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  Saturday, January 24, 2015  Home > Living > Animals & Pets
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  • India clears cows, dogs, dust for Obama Taj Mahal trip 23 Jan 2015 | 2:30 pm

    An Indian worker cleans a water pond inside the grounds of the Taj Mahal, on January 21, 2015As he scrubs the road to India's Taj Mahal on his knees for less than five dollars a day, Ramjeet beams with pride at the thought of US President Barack Obama admiring his handiwork. Ramjeet, who does not have a last name, is one of 600 cleaners mobilised in the city of Agra ahead of Tuesday's visit by the US president and First Lady Michelle Obama to the world's most famous temple of love. The streets need to be spick and span," said India's former chief archaeologist KK Mohammed, who has guided world leaders around the white marbled mausoleum. "You cannot have a VVVIP of the world come to the Taj Mahal and let him see that," Mohammed told AFP.

  • Ad by special-effects master pits cats vs. dogs for a cause 21 Jan 2015 | 8:31 am

    In this image produced on Nov. 19, 2014, provided by the Lucy Foundation, cinematographer Sam Nicholson records quarterback Jack the dog in a scene in a fanciful Cats vs. Dogs football game scheduled to appear on Super Bowl Sunday, Feb. 1, 2015. It won't be part of the game broadcast but will be an alternative show dubbed the "Kitten Bowl" on the Hallmark Channel, three hours before the Super Bowl game on NBC. (AP Photo/Lucy Foundation, Betsy Martin)LOS ANGELES (AP) — From brain-devouring zombies in "The Walking Dead" to crime-scene bloodshed on "CSI," special-effects wizard Sam Nicholson has delivered gore galore to television viewers. But he says nothing has personally affected him more than the commercial he made for Super Bowl Sunday.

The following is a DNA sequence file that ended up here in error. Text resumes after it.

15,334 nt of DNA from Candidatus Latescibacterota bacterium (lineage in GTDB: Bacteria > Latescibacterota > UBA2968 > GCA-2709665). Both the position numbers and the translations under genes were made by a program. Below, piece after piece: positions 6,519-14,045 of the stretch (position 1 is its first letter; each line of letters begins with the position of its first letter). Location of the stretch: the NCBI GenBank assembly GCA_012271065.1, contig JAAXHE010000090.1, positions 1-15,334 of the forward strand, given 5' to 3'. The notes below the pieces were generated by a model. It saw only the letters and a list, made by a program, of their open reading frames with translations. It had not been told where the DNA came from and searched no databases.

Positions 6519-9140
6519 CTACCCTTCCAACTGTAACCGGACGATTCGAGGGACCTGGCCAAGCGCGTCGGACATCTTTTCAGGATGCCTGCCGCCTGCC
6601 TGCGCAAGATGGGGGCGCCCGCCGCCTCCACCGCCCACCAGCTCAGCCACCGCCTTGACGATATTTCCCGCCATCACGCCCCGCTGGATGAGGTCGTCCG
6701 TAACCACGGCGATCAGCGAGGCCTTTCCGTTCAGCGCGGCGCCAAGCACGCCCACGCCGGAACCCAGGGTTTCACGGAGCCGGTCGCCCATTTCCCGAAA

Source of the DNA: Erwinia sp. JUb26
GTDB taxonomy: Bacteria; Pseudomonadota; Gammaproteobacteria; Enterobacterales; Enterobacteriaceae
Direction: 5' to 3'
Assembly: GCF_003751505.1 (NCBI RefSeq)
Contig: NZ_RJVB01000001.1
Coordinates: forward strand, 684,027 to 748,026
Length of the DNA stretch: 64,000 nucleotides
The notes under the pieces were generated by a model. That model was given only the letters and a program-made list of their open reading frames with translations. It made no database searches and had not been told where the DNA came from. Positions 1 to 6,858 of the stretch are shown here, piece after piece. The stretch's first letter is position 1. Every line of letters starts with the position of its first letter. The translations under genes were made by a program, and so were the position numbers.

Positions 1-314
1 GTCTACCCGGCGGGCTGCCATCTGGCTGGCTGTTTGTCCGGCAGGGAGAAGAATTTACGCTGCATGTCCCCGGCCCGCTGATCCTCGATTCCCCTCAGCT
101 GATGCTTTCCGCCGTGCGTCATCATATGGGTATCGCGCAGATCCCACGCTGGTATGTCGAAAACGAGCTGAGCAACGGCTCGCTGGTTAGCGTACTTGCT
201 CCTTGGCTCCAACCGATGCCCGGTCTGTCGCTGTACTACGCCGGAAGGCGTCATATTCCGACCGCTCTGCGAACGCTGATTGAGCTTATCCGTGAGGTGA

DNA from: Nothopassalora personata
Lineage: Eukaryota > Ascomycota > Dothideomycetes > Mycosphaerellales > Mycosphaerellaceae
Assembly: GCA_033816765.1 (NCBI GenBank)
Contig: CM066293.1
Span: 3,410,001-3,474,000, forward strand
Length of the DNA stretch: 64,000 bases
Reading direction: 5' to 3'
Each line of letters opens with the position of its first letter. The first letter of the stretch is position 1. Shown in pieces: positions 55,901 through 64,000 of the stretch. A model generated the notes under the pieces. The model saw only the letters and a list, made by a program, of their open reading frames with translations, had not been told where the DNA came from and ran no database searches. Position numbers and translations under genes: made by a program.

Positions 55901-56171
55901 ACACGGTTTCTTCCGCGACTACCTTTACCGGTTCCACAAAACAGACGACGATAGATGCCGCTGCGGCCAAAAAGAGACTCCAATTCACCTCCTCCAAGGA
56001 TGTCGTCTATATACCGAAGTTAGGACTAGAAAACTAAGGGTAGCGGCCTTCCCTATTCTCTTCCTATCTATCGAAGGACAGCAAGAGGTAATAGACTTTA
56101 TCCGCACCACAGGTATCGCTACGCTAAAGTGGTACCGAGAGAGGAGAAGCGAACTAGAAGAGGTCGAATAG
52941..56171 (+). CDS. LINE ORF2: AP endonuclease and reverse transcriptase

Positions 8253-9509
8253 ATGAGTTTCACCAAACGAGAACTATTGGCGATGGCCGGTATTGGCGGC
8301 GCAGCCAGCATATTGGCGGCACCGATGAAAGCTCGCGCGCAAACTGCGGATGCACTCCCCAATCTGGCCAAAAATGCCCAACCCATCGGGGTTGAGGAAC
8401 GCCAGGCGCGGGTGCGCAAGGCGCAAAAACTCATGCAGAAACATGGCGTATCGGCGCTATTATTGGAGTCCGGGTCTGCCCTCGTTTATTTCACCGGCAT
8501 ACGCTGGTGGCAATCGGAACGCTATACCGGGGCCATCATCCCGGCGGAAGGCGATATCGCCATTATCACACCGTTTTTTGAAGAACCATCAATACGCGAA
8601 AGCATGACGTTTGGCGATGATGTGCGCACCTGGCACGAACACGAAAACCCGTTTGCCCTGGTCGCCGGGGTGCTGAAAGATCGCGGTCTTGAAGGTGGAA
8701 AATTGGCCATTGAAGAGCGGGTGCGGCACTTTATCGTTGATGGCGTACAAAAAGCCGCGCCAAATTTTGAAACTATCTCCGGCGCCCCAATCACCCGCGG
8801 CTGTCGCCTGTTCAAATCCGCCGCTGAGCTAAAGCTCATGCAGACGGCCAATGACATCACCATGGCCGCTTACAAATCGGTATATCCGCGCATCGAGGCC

• Love for Florida manatees should have limits, regulators say 21 Jan 2015 | 7:13 am

    Snorkelers interact with a Florida Manatee inside of the Three Sisters Springs in Crystal River, FloridaBy Letitia Stein CRYSTAL RIVER, Fla. (Reuters) - On winter days, Florida manatees flock by the hundreds to the balmy waters of Three Sisters Springs, drawing crowds of snorkelers and kayakers to the U.S. sanctuary, where people may swim with the endangered species. "It's kind of a madhouse," said Kimberly Sykes, assistant manager of the Crystal River National Wildlife Refuge, which includes Three Sisters Springs. "People are just bumping into manatees, because they can't see them." Manatees flock to warm water sites when temperatures in other places fall below 68 degrees Fahrenheit (20 degrees Celsius). While they want to preserve an experience that has created countless lovers of the species, they also want to protect the manatees, a beloved state symbol in Florida.

  • Discovery of larval Missouri River pallid sturgeon heralded 20 Jan 2015 | 5:08 pm

    ST. LOUIS (AP) — The discovery of two lab-confirmed tiny pallid sturgeons in the Missouri River near St. Louis offers fresh proof the endangered species descending from the dinosaur era is reproducing, the Army Corps of Engineers said Tuesday.

  • India counts more wild tigers, credits conservation 20 Jan 2015 | 5:37 am

    In this Saturday, April 26, 2014, file photo, a Royal Bengal tiger prowls in Sunderbans, at the Sunderban delta, about 130 kilometers (81 miles) south of Calcutta, India. India's latest tiger census shows a sharp increase in the number of endangered cats in the wild, raising hopes that conservation efforts are working. (AP Photo/Joydip Kundu, File)NEW DELHI (AP) — India's latest tiger census shows a sharp increase in the number of the endangered cats in the wild, raising hopes that conservation efforts are working, officials said Tuesday.

  • Billy Burke to play a vet on CBS drama 'Zoo' 16 Jan 2015 | 9:24 am